Female university heads are among the biggest winners in the latest rankings of senior academic salaries as pay rises for vice-chancellors reach record highs.
In this year's pay survey of university heads by The Times Higher , the top earner is a woman, the biggest pay rise for a new appointment went to a woman and the vice-chancellor with the largest salary increase is a woman.
Overall, vice-chancellors earned on average £144,420, and the median pay rise was 6.6 per cent. Comparisons with figures from ten years ago suggest that vice-chancellors' salaries have more than doubled over the decade.
The figures prompted accusations from unions that university heads have lost credibility with the rank and file.
But Universities UK, the body that represents vice-chancellors, argued that the salaries were in keeping with the demands of running complex multimillion-pound organisations.
Laura Tyson, dean of the London Business School, tops this year's table with an annual pay package of £310,000 in 2003-04.
But Professor Tyson's salary is significantly less than some of her colleagues at LBS: the school's accounts reveal that two members of staff earn more than £420,000 a year.
Alison Richard, who became vice-chancellor of Cambridge University in October 2003, was paid 37.5 per cent more than her predecessor, Sir Alec Broers. Professor Richard received salary and benefits of £188,400 - Pounds 51,400 more than Sir Alec.
Janet Finch, vice-chancellor of Keele University, received the biggest pay rise among vice-chancellors. Her salary rose by almost a quarter to Pounds 156,000.
A spokesman for Keele said: "This salary increase was a result of a benchmarking exercise by the senior remuneration committee against salaries of other vice-chancellors in comparably sized universities, which revealed a significant underpayment."
Of the 39 vice-chancellors who received pay rises of more than 10 per cent, eight were female. This group represents two thirds of female vice-chancellors. Six of the 39 were new appointments.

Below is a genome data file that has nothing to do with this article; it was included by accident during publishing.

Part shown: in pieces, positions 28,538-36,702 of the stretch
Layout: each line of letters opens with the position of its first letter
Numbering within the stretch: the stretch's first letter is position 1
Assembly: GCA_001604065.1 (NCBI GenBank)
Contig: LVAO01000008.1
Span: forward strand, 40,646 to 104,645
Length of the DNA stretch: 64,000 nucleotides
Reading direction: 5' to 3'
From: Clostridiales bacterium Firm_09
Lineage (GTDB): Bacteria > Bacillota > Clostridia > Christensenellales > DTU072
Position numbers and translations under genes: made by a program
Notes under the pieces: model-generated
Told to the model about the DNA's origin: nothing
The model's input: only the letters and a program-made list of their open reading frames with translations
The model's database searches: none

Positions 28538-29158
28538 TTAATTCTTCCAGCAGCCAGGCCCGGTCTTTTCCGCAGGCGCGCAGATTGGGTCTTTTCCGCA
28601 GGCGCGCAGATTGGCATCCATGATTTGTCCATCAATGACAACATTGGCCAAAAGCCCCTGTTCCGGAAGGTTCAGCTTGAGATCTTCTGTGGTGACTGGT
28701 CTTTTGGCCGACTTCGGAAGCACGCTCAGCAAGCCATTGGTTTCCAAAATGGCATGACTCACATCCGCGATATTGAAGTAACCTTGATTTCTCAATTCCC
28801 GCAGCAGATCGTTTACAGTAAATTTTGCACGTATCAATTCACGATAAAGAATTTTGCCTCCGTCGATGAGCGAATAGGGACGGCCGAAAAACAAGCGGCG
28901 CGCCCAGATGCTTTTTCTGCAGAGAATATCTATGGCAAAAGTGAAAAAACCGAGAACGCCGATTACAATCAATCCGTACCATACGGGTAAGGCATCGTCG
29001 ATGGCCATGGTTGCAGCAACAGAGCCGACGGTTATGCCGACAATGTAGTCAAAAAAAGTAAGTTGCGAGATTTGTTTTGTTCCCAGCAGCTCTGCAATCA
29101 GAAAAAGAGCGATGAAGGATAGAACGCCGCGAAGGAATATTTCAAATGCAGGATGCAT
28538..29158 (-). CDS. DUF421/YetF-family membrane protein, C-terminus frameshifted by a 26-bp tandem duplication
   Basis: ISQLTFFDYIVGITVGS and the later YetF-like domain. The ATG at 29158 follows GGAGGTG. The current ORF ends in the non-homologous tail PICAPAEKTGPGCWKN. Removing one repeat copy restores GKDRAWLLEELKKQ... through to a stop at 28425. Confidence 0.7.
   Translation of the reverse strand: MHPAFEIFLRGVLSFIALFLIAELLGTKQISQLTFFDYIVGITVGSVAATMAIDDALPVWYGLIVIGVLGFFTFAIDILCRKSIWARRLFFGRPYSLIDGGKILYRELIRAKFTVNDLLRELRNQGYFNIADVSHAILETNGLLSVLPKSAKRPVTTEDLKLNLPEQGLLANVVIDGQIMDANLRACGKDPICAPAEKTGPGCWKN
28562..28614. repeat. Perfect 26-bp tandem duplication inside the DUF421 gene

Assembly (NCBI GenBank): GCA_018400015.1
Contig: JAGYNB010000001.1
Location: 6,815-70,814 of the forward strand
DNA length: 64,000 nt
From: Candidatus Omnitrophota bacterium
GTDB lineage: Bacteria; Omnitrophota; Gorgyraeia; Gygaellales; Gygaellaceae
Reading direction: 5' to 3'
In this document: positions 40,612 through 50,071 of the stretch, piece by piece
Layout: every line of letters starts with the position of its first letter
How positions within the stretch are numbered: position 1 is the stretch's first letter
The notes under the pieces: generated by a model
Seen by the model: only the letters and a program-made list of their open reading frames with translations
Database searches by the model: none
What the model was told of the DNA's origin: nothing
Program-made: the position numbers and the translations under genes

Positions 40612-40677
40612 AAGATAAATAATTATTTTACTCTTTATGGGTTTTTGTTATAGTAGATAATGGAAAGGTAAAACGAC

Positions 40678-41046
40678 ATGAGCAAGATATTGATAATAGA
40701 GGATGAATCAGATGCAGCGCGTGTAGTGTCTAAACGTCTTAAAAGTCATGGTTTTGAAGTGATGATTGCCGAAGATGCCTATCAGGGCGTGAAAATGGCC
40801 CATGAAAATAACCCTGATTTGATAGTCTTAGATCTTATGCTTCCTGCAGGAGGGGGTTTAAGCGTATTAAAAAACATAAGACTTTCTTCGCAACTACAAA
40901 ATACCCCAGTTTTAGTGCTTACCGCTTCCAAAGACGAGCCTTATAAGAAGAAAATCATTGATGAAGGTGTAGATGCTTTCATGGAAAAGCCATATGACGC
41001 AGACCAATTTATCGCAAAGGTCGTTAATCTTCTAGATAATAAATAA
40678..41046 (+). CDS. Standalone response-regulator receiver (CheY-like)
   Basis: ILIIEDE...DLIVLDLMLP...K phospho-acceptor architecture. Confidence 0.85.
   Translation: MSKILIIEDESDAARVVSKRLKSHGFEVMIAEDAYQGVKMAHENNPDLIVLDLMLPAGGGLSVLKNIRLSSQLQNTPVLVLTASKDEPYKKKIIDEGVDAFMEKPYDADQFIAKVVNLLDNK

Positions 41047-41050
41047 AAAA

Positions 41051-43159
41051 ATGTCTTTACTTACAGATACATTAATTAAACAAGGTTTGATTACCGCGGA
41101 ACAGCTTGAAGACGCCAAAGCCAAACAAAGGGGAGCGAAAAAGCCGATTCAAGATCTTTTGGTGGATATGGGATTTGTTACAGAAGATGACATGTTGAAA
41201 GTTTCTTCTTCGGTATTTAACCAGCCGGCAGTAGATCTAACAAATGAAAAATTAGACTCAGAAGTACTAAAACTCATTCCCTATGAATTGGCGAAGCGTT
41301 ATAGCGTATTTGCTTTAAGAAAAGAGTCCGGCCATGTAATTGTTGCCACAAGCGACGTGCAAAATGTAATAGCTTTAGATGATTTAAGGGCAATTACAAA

Sally Hunt, general secretary of the Association of University Teachers, said: "While thousands of AUT members face the threat of redundancy and many universities are dragging their feet on pay, what kind of message do these increases send out to staff?
"Those who run our universities have a credibility problem that can be solved only by seeking the same for their staff as they have for themselves."
Roger Kline, head of the universities department at lecturers' union Natfhe, said: "Several vice-chancellors say their institutions are under financial pressure and are struggling to implement the national pay agreement, but they reward themselves handsomely. This will go down very badly with teaching staff and researchers whose recent pay rises have barely kept up with inflation."
But a spokeswoman for UUK said: "Vice-chancellors' remuneration packages reflect what it takes to attract, retain and reward individuals of sufficient calibre, experience and talent in a highly competitive international market."
She added that the average rise for chief executives in the private sector last year was 17.6 per cent.
Two heads of new universities appear among the top ten highest earners.
Simon Lee, vice-chancellor of Leeds Metropolitan University, was paid Pounds 49,000 in relocation expenses, taking his total pay package to £226,000. He previously earned £116,000 as head of Liverpool Hope College.
Neil Gorman, who became vice-chancellor of Nottingham Trent University in October 2003, has an annual income of £219,600. He was paid Pounds 145,000 for ten months' work plus a further £20,000 for work he did prior to becoming vice-chancellor and another £18,000 to cover one-off costs.